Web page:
Very discouraged, I plodded onward, increasingly desperate for the next aid station. When I reached it I lingered long...devouring the delectables. The following stretch was interminable...flat and unending. It passed by a one was in sight...I must be the last man on earth. Long time later the final aid station at the foot of the infamous "Pumphouse Hill" came into sight. I stopped, ate and drank my fill, then plopped into a chair and took a break for about five minutes. My race was over--what the heck!! I had no idea what place I was in, I was the last man on earth, lost in the barrens! Might as well get it over with...I started up Pumphouse hill--walking the first 15-20 steps before easing into a run. As I neared the crest of this 5/8 mile hill I glanced back and saw someone! Now I would have to maintain concentration--I wasn't going to give up another place!

After the hill the course regains the paved road from the airport. Mostly flat for a couple of miles, it then begins a sharp three-mile descent into Avalon. The ghost behind kept me honest. Maintain form, keep fluid, I intoned...It was pretty easy to just flow downhill, to let gravity do the work. Still, it was a lot of elevation to lose. Moving into the town, now to sea level, running the three flat blocks, then crossing the finish line of this 50-mile race--a very welcome finish line indeed!!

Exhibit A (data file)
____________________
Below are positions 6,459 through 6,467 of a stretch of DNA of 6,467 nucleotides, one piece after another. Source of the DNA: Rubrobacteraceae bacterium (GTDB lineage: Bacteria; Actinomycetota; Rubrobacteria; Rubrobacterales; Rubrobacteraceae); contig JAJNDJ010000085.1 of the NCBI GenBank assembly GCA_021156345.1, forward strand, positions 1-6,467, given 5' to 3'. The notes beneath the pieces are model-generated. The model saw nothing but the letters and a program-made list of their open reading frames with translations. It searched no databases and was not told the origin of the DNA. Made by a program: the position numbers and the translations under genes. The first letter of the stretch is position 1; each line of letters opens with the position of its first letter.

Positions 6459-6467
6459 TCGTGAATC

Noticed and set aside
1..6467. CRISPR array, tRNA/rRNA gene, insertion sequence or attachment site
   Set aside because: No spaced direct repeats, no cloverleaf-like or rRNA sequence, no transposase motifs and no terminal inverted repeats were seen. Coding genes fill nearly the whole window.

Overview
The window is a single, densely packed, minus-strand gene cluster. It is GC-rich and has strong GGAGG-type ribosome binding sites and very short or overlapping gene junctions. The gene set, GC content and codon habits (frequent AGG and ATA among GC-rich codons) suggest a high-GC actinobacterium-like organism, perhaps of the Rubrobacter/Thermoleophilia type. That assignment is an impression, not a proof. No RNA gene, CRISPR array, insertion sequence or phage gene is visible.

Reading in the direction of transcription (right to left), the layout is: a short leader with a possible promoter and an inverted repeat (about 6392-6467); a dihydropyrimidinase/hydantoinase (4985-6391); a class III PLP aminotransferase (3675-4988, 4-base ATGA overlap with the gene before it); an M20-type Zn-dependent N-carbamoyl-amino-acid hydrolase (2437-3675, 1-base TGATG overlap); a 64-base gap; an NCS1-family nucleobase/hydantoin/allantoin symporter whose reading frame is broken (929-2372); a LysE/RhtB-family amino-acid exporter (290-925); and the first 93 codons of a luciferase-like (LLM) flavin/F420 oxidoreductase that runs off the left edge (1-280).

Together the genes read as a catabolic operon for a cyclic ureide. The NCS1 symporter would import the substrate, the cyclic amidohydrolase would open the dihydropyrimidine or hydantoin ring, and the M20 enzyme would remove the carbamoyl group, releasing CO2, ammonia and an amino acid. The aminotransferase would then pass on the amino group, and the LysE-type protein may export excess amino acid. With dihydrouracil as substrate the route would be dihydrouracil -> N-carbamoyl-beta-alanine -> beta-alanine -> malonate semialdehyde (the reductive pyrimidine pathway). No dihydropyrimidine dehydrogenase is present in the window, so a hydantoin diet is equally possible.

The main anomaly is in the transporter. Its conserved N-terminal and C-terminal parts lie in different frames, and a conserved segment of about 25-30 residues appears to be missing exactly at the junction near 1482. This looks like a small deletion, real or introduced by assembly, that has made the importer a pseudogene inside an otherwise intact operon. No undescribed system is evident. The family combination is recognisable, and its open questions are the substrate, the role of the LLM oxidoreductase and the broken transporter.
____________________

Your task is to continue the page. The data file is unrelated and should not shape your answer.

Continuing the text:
Even though I spotted the field four miles and half an hour I still finished seventh overall and third masters...Without my egregious error I would most certainly have finished second and I may have won and set the course record!! I will return next year. This will be my goal--a course record. I am euphoric after running a 50!! mile race!! Unbelievable. I think I am an ultramarathoner!

Famous house
50-Mile Finishers